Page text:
Originally Posted by JesusIsGonnaOwnSatan
The first and the last dragonborn tag-teaming in the war against dragons?
Looks like I assumed wrong. But at least by destroying his ass I proved myself to be the Mary Sue-est of them all.
A closer look at the dragon cult??
There was some of that.
I wonder if they'll explain why so many of the Nord dead are coming alive in their tombs..
Also, I thought St. Alessia was the first dragonborn?
Nothing on that, either, though I did find this bit of info on UESP regarding the matter
Originally Posted by The Unofficial Elder Scrolls Pages
In response to confusion in the Bethesda Softworks Forums about the announcement of the first Dragonborn in the Dragonborn official plug-in who wasn't St. Alessia, Michael Kirkbride said: "Alessia didn't have the power to absorb dragon souls. Hers was a much more nuanced power: to dream of liberty and give it a name and on her deathbed make Covenant with the Aka-Tusk."
So presumably, there are two kinds of Dragonborn-ness (dragonbirth?): One is being a kind of a ceremonial symbol of the pact between god(s) and men, and the other is being the widely familiar "I (literally) eat dragons for breakfast" walking apocalypse.
The DLC: On the whole, I'd say I quite liked it. The new worldspace brought back that sense of wonder and exploration that's present when you play the game for the first time and in my opinion, the various locations in the DLC seemed a lot more unique and less rehashed as the many locations in the main game (likely due to the greater focus granted by the smaller developmental scale). I really liked the new music - it quite made the new area(s) feel related, but different to Skyrim (which reflects the lore rather well, imo, with Solstheim being once a part of Skyrim, and now a part of Morrowind).
Another thing I liked were the added dragon shouts. Dragon Aspect is probably the most visually impressive shout of all of them so far. I thought the 'summon ancient dragonborn' part of the shout's effects is a bit strange and out of place though, not to mention how it makes Call of Valor redundant.
One thing I especially loved about the DLC was Neloth. He's hilarious ("Malacath's toenails! Where did that come from?!"). It seems that, as with the locations, a smaller-scaled development allows the developers to actually add some characterization to their characters (Serana; Neloth).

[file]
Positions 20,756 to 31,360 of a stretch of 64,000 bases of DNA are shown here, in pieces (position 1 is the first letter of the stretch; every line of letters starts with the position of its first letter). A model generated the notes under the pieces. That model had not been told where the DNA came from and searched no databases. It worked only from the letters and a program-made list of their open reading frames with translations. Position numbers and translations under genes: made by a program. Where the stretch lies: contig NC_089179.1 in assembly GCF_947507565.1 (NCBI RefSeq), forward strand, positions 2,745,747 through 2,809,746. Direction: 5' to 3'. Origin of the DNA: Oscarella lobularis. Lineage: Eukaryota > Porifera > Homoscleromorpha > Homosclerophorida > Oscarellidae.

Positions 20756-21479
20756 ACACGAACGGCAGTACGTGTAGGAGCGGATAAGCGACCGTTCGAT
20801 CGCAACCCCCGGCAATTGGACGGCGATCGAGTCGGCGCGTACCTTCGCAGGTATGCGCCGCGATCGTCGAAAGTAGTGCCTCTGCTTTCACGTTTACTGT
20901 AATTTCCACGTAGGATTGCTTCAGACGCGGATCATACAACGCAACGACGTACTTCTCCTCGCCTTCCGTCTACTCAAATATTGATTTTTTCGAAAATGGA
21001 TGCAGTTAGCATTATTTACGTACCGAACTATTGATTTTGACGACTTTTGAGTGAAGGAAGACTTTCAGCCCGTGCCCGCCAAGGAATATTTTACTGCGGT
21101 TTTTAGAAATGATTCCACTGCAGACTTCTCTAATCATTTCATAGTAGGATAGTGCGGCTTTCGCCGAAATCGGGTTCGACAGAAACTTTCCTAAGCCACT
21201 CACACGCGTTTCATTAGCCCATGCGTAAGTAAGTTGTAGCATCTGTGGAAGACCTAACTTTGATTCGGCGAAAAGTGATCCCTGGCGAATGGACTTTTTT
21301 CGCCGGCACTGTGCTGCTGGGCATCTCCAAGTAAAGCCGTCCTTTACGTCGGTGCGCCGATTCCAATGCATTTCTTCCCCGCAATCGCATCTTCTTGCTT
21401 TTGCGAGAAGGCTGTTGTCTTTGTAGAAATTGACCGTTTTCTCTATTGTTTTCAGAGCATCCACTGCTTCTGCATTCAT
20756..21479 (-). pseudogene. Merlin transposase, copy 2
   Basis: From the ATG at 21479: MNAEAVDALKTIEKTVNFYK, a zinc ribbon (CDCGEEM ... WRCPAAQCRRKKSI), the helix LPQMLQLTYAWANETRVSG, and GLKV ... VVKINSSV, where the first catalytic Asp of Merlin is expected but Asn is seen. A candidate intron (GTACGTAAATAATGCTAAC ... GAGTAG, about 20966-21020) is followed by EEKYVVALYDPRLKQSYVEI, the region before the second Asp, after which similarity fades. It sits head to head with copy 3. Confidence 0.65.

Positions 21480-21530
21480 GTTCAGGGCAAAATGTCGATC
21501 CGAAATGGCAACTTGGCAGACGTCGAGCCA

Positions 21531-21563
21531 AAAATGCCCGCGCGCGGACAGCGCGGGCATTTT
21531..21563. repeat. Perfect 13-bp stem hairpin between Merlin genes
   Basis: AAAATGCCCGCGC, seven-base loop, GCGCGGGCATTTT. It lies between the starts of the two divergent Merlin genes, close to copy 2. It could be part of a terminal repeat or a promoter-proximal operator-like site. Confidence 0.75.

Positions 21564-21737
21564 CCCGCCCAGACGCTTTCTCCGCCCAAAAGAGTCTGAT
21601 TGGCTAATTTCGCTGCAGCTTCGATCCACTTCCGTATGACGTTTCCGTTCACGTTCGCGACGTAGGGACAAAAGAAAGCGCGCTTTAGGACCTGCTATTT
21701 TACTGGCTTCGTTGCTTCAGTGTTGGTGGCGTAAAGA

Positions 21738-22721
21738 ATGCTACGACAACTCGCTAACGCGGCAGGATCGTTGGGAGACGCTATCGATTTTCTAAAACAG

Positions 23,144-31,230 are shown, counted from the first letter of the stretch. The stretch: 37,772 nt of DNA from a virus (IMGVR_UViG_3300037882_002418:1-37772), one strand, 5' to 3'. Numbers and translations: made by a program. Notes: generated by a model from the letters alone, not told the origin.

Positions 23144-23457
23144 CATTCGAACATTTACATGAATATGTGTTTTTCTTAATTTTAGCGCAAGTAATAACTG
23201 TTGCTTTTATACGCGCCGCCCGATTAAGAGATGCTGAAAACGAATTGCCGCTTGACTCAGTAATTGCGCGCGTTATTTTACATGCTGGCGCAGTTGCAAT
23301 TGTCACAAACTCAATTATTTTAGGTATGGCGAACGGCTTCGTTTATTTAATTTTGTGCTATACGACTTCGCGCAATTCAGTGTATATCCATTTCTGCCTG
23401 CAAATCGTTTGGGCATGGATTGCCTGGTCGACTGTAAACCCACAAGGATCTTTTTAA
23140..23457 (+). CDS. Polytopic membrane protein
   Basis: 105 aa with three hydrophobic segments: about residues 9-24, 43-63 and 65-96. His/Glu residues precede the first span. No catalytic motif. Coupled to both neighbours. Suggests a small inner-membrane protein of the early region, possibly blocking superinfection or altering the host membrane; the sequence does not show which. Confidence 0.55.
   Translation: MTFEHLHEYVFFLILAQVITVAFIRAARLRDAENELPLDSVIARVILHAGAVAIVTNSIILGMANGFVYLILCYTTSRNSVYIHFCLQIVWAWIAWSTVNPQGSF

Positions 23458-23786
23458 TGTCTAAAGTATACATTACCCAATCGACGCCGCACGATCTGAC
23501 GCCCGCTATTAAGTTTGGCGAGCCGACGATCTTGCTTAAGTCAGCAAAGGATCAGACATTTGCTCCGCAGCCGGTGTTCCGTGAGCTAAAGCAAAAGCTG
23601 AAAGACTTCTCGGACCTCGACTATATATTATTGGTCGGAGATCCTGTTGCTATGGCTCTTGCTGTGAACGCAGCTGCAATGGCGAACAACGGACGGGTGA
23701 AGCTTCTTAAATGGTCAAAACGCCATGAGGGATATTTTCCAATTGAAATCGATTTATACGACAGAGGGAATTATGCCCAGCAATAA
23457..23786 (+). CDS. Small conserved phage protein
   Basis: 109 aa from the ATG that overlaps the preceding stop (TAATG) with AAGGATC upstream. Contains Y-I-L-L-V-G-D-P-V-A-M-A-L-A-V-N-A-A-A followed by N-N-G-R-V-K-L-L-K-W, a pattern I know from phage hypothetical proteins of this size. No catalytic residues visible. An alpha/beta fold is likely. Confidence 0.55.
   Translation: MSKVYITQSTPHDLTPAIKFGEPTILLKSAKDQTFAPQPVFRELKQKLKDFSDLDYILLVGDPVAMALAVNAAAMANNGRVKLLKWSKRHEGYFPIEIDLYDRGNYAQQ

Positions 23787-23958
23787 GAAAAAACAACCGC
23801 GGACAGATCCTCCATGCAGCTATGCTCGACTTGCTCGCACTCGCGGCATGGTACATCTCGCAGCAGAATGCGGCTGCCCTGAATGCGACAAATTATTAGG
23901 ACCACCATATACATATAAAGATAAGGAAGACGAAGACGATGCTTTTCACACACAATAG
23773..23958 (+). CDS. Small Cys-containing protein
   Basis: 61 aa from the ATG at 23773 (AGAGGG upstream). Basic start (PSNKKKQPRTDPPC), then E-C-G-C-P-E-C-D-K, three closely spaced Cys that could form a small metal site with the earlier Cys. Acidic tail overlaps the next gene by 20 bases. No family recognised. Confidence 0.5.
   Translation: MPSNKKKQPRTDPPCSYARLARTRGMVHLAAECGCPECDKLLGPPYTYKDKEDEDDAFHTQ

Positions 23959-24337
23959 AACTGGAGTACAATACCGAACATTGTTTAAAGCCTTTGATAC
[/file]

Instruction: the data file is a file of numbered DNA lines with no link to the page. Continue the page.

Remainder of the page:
I also really liked some of the new armors, specifically the Nordic Carved and the Stalhrim sets. I liked the Skaal outfits too - they seem so appropriately cosy for the climate (I incidentally had installed some warm-looking clothing mods for roleplaying purposes when first starting the DLC; I didn't end up using them because of the Skaal set).
Speaking of the Skaal, I liked them too. They seem like such lovely Nordic hippies - I wouldn't mind staying with them for a while. Enjoyed becoming a 'Skaal-friend'.
Frea seemed like an all too generic "my people" type, though.
What I didn't like was, as with Dawnguard and the main game, the almost complete lack of permutaional complexity in the storyline or dialogue. Your previous actions have almost no effect on your current endeavours. Only barely are there even dialogue lines acknowledging any such things. Example: Being the leader of the Companions of Whiterun has absolutely no reference in the quest with the members of the Thirsk Mead Hall, an almost identical organization. Being Archmage of the College of Winterhold grants you one dialogue option with Neloth, and completing the main game's questline yields you one pithy line from Miraak.
Another complaint is a gripe against the general game: There are no dialogue 'options' (or at least, a very little amount of 'options') - only dialogue, with the only difference being the order of which you say them. There are basically no characterization options for the player character in general.
I found the final boss battle to be rather anticlimatic. The style and the execution was acually quite enjoyable, but it was far too short for me.
(I suspect that some mod-acquired active effects may have made me too invulnerable, because Miraak barely made a dent. That said, I've faced dragon priests with the same set-up that have given me more of a challenge, and that Karstaag fellow damn near beat me to a pulp).
I should also say: I played the final battle with the ThuuMic
program and shout-timers off, but I really don't believe that made me OP. All it did was make the battle feel *ridiculously* awesome (the 2 minutes of it, anyway). I absolutely recommend it to everyone. It's fun using it when fighting dragons, but it reaches a whole new level when you're fighting another Dragonborn, and you're "Fus Ro Dah" and "Fo Krah Diin"-ing them right back!
I encountered one game-breaking bug in the DLC. I fully recommend anyone who's playing the DLC on PC to get the Unofficial Dragonborn Patch
before playing, or at least before doing the final main quest.
I can't get a handle on how much playtime the expansion gives, because i went about doing the quests in a very time-inefficient way, with a lot of waffling about in between. Thus, I got a decent amount of play-time out of it.